How Your Social Media Presence Affects the Hiring Process
Today, you can access nearly anyone’s personal information online, from likes and dislikes to political beliefs. But job hunters beware—as social media increases in popularity, employers have found it a useful tool for screening clients. If your social media presence portrays an unprofessional image, potential employers may throw out your application. Here are five mistakes to avoid on social media when searching for a job:
Mistakes to Avoid on Social Media as a Future Employee
1. Derogatory or Mean Posts
It’s easy to use social media to last out at others. You’re in a bad mood, so you pull out your phone and shoot off a nasty message. Suddenly, it’s public. If employers stumble across it, they’re likely to assume you’re both unprofessional and unkind. Avoid posting derogatory content on social media. This content doesn’t become a mature adult entering the working world.
2. Photos and Posts About Drug and Alcohol Consumption
Employers don’t want to see a photo of you with a joint dangling from your lips or surrounded by ten beer bottles. They don’t want to see a paragraph about how high or hammered you are. While what you do in your spare time is your business, it becomes others’ once you post public content. You should market yourself as a responsible, dependable individual, not a party animal.
3. Scandalous Photos
If you’re showing too much skin on social media, it’s time to stop. Employers frown upon scandalous photos like nudes, and you can’t blame them. Employers want workers who will maintain the company image, and they don’t want to associate with someone who portrays themselves inappropriately.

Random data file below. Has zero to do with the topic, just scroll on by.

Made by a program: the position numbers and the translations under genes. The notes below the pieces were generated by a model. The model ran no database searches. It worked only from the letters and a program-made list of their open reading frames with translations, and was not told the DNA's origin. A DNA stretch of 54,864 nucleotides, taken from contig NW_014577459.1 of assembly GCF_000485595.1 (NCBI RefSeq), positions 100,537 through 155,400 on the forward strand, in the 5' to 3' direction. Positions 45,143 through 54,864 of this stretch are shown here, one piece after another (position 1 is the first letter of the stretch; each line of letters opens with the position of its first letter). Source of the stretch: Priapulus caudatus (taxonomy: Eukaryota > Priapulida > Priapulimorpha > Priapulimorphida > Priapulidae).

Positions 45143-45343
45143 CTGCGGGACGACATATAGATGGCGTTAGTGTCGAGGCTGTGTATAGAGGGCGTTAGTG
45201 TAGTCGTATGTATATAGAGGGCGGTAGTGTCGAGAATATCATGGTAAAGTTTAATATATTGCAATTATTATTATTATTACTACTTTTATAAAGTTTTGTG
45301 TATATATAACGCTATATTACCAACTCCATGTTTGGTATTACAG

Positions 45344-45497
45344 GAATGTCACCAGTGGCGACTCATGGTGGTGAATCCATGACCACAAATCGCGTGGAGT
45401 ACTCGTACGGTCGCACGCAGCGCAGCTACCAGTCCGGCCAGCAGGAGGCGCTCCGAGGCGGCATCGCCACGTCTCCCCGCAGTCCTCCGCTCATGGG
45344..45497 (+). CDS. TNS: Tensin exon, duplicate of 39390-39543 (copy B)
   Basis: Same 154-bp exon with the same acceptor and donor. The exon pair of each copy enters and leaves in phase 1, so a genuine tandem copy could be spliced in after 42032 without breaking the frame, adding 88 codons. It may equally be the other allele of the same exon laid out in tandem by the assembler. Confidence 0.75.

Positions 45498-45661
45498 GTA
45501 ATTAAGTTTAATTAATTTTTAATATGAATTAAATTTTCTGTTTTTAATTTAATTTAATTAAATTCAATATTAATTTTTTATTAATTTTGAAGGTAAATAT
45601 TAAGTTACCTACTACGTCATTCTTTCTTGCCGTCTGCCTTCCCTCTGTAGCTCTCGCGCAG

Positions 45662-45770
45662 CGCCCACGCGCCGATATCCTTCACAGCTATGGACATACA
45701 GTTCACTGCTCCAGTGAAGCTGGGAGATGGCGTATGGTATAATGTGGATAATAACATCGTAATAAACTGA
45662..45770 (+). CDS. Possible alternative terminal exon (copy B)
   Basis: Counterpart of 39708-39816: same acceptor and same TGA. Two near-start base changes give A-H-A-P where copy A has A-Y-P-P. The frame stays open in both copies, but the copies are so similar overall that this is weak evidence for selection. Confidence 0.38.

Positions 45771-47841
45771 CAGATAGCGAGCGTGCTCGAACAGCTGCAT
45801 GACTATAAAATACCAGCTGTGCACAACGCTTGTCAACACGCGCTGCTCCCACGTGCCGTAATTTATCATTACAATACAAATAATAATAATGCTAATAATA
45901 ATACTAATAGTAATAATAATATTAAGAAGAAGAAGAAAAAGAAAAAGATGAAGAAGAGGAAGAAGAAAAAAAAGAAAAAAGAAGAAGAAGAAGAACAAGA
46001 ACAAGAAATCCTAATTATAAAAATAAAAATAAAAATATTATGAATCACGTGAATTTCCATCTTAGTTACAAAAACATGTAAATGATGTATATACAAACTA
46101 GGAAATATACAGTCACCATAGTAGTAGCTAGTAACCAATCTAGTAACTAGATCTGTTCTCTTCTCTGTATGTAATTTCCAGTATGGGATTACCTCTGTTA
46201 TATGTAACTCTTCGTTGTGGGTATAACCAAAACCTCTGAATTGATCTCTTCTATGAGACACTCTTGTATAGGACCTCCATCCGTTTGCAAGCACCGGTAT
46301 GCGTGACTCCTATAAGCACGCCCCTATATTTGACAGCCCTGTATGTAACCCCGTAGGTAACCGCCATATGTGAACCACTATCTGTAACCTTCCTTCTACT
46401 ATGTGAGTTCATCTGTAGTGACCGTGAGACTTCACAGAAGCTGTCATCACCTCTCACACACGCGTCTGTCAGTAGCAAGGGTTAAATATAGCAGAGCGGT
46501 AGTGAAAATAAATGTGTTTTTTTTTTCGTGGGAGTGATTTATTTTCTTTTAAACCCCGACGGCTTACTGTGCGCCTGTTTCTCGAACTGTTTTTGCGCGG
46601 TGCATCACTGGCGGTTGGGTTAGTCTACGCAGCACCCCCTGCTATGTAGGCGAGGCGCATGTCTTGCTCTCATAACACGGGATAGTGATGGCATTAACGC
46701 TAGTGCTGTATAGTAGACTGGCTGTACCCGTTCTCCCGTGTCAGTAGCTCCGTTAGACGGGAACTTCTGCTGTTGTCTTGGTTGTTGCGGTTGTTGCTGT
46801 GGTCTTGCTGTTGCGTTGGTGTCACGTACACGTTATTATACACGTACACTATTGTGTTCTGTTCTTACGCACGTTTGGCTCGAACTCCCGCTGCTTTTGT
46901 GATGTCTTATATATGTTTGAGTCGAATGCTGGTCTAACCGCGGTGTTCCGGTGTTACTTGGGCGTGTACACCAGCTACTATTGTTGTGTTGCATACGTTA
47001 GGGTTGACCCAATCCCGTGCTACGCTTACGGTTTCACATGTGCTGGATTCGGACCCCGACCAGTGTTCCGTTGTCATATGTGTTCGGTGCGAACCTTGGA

4. Complaints About Previous Employers or Customers
Complaining about previous employees and customers on social media doesn’t make them look bad; instead, it reflects poorly on you. What you rant to a friend over a lunch date is not what you post publicly. Company representatives don’t want to risk their reputation being tarnished by rogue employees, and they’ll view negative posts about previous employers as a red flag. How can they trust you won’t turn on them publicly if you have a track record of doing so?
5. Poor Spelling and Grammar Mistakes
While social media posts tend to be casual, with users spouting off acronyms and leaving out proper punctuation, this type of communication is inappropriate for those seeking a job. If you must post on social media, make sure you’re running it through a spellchecker and grammar editor. You should show employers you’re capable of communicating within a professional environment.
Bonus Tip for Social Media
You can leverage social media to your advantage. By developing an expert persona, creating an online portfolio showcasing your work, and garnering positive recommendations from previous employers, you’ll increase your hiring chances. Here at the Career Service Station, we can help you develop or polish your professional presence online. Book a call with career expert Robert Braathe today to see how we can assist you!